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Thread: Jobs' 2007 iPhone Keynote Used to Invalidate Apple's Rubber-Banding Patent in Germany

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    Default Jobs' 2007 iPhone Keynote Used to Invalidate Apple's Rubber-Banding Patent in Germany


    A German court recently invalidated an Apple patent on a specific “rubber-banding” feature in iOS because it was demonstrated in Jobs’ iPhone introduction keynote from 2007 according to a report from FOSS Patents. To shed some more light on the situation, in the United States, inventors are allowed a twelve-month grace period between any public demonstrations of a new technology and the filing of the patent. However, Europe has no such grace period and public demonstrations prior to the filing of a patent, even by the inventor of the technology being patented, can be used as prior art to invalidate a patent. This was seen with a subtle demonstration of the rubber-banding technology which is barely noticeable at 33:40 in the keynote video.

    In this specific case, Jobs demonstrated the rubber-banding technology at the launch of the iPhone in January of 2007 and Apple applied for the German patent on the technology after this date. As a result, Apple’s patent was dismissed because of its own prior appearance. The following was mentioned regarding the matter:

    The Munich-based Bundespatentgericht (Federal Patent Court of Germany) today sided with Samsung and Google's Motorola Mobility in declaring an Apple iPhone patent, EP2059868 on a "portable electronic device for photo management", invalid within the borders of Germany because a video of the original January 2007 iPhone presentation already showed the famous bounce-back effect in the photo gallery, which is what this patent is all about. The court also rejected various amended claims proposed by Apple, which were an attempt to distinguish the patent from what was shown in the video, because it found them to be, at best, obvious over the Steve Jobs video, which Google's lawyers from the Quinn Emanuel firm submitted to the court in April 2013. In other words, even an amended version of the patent would be trivial, but not over what others created before -- only over Apple's own public demo.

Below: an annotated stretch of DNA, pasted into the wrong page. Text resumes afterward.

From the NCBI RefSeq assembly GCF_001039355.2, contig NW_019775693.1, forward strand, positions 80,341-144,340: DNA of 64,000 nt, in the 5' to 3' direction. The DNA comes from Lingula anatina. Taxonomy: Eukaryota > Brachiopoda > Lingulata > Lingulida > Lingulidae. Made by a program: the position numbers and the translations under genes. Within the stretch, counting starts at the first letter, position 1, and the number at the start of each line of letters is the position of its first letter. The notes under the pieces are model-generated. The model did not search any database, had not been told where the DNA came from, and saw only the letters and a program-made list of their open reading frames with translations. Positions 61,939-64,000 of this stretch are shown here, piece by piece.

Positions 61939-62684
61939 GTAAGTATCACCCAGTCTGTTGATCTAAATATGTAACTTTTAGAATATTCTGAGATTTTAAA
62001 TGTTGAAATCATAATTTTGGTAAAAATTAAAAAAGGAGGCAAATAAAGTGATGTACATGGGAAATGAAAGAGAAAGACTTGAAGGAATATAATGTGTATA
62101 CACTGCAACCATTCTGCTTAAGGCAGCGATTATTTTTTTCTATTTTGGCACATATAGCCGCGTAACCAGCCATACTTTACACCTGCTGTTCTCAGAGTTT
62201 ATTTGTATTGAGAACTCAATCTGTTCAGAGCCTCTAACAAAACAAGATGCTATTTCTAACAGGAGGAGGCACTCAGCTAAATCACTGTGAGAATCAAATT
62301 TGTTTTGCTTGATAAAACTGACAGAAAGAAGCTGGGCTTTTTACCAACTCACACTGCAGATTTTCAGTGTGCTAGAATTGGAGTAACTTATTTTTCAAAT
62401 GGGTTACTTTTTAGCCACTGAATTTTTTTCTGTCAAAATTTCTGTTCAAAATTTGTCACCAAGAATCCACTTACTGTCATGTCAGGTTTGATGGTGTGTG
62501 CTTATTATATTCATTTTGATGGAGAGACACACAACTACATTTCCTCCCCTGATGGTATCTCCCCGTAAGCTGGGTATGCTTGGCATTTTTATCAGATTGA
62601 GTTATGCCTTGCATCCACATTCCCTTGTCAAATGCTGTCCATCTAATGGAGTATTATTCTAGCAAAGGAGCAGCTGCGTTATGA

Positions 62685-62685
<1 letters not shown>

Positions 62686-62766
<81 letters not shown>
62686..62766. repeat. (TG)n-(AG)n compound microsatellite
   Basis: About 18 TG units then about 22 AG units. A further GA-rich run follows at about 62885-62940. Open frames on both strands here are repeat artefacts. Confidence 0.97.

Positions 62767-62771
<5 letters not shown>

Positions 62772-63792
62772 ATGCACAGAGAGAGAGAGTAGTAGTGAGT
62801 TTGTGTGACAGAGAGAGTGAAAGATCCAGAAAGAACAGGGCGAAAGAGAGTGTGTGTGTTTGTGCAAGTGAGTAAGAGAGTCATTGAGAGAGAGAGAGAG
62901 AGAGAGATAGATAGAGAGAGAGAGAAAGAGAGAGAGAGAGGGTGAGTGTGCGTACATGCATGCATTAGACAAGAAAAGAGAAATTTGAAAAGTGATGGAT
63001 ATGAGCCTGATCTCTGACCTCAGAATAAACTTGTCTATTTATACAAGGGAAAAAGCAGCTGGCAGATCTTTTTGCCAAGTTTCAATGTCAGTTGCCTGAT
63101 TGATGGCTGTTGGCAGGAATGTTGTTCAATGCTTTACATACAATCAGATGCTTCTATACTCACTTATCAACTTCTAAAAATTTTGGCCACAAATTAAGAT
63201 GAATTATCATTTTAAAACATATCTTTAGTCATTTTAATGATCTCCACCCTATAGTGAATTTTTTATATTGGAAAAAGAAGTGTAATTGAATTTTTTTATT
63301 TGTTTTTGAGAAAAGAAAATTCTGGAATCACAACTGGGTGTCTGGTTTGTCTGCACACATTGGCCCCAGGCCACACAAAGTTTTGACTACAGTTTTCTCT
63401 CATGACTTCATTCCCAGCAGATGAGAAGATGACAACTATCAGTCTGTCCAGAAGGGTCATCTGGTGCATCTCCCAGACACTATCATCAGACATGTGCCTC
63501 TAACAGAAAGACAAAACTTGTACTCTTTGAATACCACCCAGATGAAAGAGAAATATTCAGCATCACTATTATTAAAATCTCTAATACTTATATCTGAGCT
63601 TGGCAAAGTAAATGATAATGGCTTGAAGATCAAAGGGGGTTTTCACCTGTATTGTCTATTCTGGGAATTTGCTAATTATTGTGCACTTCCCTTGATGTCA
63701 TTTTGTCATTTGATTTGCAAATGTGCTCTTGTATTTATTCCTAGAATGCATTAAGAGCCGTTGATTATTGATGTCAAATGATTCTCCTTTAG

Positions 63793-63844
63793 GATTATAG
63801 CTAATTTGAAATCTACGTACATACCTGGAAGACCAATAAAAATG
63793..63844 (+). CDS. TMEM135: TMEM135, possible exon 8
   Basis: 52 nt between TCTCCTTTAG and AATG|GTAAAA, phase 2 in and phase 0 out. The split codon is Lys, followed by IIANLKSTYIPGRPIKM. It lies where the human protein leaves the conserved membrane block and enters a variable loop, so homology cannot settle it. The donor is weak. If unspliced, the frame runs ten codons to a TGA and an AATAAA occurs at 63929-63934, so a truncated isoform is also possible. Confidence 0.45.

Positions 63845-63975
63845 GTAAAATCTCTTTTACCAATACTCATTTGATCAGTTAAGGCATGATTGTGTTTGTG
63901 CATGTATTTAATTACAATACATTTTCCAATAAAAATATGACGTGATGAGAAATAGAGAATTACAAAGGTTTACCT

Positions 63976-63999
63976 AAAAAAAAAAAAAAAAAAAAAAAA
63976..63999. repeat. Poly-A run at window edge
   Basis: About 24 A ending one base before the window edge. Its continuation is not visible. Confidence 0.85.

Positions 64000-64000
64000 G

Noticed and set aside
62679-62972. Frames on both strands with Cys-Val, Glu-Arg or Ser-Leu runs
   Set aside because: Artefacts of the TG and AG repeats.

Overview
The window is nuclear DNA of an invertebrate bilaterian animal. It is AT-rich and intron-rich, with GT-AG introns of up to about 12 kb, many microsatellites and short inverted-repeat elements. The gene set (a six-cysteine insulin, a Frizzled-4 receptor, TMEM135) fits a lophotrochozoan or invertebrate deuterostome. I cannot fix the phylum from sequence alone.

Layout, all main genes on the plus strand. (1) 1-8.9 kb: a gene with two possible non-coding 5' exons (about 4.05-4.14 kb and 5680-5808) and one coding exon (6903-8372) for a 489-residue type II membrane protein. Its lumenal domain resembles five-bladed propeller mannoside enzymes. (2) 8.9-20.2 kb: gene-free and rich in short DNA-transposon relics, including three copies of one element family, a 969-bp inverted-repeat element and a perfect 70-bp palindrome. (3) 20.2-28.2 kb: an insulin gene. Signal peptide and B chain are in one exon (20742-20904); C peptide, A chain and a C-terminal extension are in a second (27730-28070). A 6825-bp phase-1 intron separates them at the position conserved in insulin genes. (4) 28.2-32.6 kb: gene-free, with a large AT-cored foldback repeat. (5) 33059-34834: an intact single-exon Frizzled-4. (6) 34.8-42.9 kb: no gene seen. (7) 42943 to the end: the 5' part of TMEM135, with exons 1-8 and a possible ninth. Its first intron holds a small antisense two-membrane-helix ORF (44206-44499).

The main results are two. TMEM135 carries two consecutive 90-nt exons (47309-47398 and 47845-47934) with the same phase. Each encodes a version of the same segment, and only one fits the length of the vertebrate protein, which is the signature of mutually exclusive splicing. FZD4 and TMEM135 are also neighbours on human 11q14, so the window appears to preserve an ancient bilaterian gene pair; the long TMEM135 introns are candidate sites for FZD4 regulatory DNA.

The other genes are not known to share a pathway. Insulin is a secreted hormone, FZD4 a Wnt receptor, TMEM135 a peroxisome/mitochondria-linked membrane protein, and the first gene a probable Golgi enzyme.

Apple will be given the opportunity to appeal the decision but we do know that the company plans to use the recent outcome along with outcomes of related patents to their advantage in the utility model proceedings. The Cupertino California company can ultimately request the Mannheim court to restart the claim against Samsung and even possibly use the property against other companies until it expires in 2017.

    Source: FOSS Patents

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    So dumb. What kind of stupid law is this? The technology was developed by Apple - so if you show it to someone and they patent it moments before you do it belongs to them? Ridiculous.
    .
    Imagine buying a car, but on your way home, just before you pull into your driveway, you get out to pick up the mail and someone else slips into the driver's seat and then legally owns your car.

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    Quote Originally Posted by Jahooba View Post